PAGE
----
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*** DRAFT

Introduction

The Asterisk release process involves a team of people from the Asterisk community which work together to move through the release process. There are three teams which are responsible for aspects of the release process, which include:

  • Development
  • Testing
  • Release Management
Development

The development team is responsible for resolving and submitting code to the development branches (e.g. branches/1.8) and to trunk.

Release Management

The release management team is responsible for the creating a testing branch from the development branch. Once the testing branch is created, then the release management team is responsible for deciding on what to merge from the development branch to the testing branch. Additionally, alpha, beta, and release candidate tags are created for testing by the testing team. Upon successful testing, a release is created.

Testing

The testing team is responsible for testing alpha, beta, and release candidates. If issues are found in the testing phase, then issues are reported back to the development team. If issues are found with the changes as merged to the testing branch, the original issue should then be reopened, and additional information given as to the failure with the code as committed.

There is also a sample testing matrix that could be employed during the testing phase: https://wiki.asterisk.org/wiki/display/~mdavenport/Functional+Testing+Matrix

Process Overview

Release Work Flow

Issue Severity Definitions

  • Critical
    • caused serious data loss, or introduced a security hole on systems
    • regression from previous release, or within the beta or release candidate process
    • commonly encountered crashes
  • Grave
    • made Asterisk unusable or mostly so, or causes data loss
    • deadlocks in commonly used modules
    • crashed, or deadlock which are commonly encountered (limits ability to use Asterisk)
  • Serious
    • bugs which limited or hindered functionality in commonly used modules
    • affected or broke the build process (i.e. unable to compile under CentOS)
    • crashes or deadlocks which are not easily reproduced (one-offs)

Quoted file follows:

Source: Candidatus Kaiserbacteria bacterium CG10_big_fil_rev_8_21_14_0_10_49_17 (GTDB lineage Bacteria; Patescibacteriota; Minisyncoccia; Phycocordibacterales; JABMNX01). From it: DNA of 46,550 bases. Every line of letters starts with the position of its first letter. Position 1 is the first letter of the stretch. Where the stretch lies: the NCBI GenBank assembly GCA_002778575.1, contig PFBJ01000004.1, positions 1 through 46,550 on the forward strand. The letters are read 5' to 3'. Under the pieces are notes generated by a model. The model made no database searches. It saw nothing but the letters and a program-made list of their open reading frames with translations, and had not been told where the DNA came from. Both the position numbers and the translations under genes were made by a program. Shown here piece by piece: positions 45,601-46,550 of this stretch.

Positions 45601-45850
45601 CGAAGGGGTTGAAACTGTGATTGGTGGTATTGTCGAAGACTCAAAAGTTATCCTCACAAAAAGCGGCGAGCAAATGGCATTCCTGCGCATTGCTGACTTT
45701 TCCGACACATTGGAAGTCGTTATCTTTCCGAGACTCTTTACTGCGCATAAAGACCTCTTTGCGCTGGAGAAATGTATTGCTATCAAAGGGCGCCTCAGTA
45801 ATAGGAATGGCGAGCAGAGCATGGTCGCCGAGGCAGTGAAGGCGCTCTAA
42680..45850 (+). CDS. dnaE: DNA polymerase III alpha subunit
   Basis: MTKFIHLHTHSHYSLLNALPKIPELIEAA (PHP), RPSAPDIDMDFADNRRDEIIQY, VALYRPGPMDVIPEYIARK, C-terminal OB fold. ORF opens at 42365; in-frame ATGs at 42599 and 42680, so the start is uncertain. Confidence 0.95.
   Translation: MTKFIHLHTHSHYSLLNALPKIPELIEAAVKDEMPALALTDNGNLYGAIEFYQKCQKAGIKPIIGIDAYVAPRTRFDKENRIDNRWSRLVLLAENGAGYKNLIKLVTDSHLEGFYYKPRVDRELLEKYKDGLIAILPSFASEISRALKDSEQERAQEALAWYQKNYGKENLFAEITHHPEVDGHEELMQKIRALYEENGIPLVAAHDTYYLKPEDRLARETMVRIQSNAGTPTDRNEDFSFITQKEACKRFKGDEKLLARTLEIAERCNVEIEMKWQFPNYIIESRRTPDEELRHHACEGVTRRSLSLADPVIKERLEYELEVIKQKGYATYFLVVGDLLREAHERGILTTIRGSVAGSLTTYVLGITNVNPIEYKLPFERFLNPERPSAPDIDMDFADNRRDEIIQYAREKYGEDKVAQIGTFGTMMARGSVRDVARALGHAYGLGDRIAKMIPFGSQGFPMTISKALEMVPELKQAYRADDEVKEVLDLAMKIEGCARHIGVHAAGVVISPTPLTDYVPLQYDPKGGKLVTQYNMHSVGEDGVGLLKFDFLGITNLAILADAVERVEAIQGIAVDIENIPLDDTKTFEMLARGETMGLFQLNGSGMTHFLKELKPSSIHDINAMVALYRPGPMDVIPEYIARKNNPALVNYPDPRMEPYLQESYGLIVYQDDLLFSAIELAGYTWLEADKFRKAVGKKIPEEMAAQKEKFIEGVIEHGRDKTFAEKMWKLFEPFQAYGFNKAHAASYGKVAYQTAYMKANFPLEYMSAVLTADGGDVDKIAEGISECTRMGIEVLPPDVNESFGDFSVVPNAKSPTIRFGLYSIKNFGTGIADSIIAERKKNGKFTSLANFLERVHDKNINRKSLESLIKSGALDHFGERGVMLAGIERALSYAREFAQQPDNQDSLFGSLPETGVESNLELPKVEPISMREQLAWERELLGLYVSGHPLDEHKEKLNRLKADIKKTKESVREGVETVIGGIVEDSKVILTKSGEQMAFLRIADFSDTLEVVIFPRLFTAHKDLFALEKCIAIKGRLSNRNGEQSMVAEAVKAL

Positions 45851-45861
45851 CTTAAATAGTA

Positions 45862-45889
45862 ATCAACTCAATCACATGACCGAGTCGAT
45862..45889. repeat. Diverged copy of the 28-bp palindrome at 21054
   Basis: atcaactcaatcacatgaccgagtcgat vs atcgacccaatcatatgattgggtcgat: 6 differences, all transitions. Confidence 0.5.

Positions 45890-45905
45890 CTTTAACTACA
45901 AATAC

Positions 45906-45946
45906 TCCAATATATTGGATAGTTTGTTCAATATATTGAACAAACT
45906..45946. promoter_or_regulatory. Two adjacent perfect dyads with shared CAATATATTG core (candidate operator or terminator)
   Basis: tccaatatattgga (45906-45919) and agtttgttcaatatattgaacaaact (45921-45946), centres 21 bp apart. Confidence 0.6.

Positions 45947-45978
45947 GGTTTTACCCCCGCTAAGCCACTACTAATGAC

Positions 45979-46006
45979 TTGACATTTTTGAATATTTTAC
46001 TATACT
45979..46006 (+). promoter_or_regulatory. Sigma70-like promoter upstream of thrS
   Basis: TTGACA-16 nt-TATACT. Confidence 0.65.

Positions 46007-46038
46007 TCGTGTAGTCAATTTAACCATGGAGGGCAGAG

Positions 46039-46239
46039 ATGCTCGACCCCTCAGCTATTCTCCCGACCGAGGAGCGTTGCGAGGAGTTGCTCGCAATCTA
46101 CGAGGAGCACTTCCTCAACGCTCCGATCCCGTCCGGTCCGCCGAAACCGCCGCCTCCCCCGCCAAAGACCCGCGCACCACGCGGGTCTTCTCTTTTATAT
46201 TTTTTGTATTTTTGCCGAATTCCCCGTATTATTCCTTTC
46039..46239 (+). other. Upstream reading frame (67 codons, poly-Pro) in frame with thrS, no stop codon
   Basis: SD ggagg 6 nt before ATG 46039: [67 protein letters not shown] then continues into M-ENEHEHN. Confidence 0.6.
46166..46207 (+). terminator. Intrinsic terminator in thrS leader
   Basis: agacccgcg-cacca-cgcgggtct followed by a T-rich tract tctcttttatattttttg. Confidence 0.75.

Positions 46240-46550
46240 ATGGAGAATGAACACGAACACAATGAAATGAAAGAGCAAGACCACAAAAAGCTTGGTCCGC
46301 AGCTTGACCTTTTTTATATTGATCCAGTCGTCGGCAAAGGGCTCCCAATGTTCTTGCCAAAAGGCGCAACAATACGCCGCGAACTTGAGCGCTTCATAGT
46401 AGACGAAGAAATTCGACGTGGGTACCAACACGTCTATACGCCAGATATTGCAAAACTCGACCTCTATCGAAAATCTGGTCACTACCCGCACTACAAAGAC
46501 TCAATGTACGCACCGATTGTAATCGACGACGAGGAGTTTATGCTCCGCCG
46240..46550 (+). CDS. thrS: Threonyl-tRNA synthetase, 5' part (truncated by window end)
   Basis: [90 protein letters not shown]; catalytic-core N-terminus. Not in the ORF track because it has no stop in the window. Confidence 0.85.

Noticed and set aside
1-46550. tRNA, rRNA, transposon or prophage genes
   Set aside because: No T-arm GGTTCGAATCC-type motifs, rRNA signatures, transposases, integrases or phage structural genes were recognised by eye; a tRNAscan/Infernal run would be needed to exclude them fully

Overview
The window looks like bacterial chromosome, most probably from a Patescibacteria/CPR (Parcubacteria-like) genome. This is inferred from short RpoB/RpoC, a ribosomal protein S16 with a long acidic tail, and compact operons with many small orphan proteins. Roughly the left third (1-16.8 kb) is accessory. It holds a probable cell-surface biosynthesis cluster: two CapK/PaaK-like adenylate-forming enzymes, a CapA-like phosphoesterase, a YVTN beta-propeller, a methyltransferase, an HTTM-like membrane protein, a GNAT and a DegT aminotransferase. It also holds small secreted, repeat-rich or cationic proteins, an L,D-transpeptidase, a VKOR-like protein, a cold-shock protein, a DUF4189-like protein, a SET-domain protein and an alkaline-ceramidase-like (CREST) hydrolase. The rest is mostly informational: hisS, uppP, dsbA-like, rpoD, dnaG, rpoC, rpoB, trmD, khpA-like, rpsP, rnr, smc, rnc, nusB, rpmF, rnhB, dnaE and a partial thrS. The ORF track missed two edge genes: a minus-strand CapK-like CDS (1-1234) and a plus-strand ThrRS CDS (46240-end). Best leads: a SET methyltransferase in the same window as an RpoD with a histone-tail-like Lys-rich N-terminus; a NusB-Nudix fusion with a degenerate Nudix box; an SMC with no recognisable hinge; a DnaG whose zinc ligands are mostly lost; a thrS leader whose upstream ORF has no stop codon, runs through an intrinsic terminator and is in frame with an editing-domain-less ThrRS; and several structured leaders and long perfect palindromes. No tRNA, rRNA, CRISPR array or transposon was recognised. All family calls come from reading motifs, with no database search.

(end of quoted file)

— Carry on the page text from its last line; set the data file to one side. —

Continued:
• Important
    • a bug which had a major effect on the usability of a module, without rendering it completely unusable to everyone
  • Normal
    • the default value, applicable to most bugs
  • Minor
    • a problem which doesn't affect the modules usefulness and is presumably trivial to merge

TODO Continue to refine the definitions of issue severity.

List of Commonly Used Modules

TODO: Define modules we would consider core, or commonly implemented

  • chan_sip
  • chan_iax2
  • app_dial
  • etc...

Alpha (3 week window)

What issues are permitted to be considered for including in the testing branch:

  • Critical
  • Grave
  • Serious
  • Important
  • Normal
  • Minor

Beta (3 week window)

What issues are permitted to be considered for including in the testing branch:

  • Critical
  • Grave
  • Serious

Release Candidate (2 week window)

  • Critical

Process Description

  • After issues are resolved by the development team, the release management team, on a regular basis (1-2 times per week) would meet to evaluate the commits to the development branch for inclusion in the testing branch. Based on where testing is in the process, issues would be evaluated to their suitability for inclusion in the testing branch.
  • In the Alpha test phase, most bug fix issues can be committed to the testing branch, except those which touch core parts of Asterisk, or which make large scale changes across the code base.
  • Once the Alpha test phase is complete, the Beta phase takes over. Only Critical, Grave, and Serious issues are allowed to be committed at this point. The release should be getting tightened up and serious regressions or functionality changes are to be resolved and committed to the testing branch.
  • After the Beta phase is complete, we move to the Release Candidate phase. During this phase only Critical issues are evaluated for inclusion in the testing branch, which would include things like regressions from previous versions, code instability, or security issues.
  • During each of the phases, tarballs and packages would be created for each of the Alpha, Beta, and Release Candidates to promote testing, and permit a simpler upgrade path.
  • The testing team would test the tarballs / packages and report issues found during testing back to the development team to resolve. Issues found with specific commits that were merged into the testing branch would then cause the /Resolved/ issue to be updated and for the developer to resolve the regression, or breakage that the commit introduced. The tester would be responsible for providing all the information required by the developer to reproduce the issue, or debug and resolve the issue.

Ideas / Things To Implement / External Information

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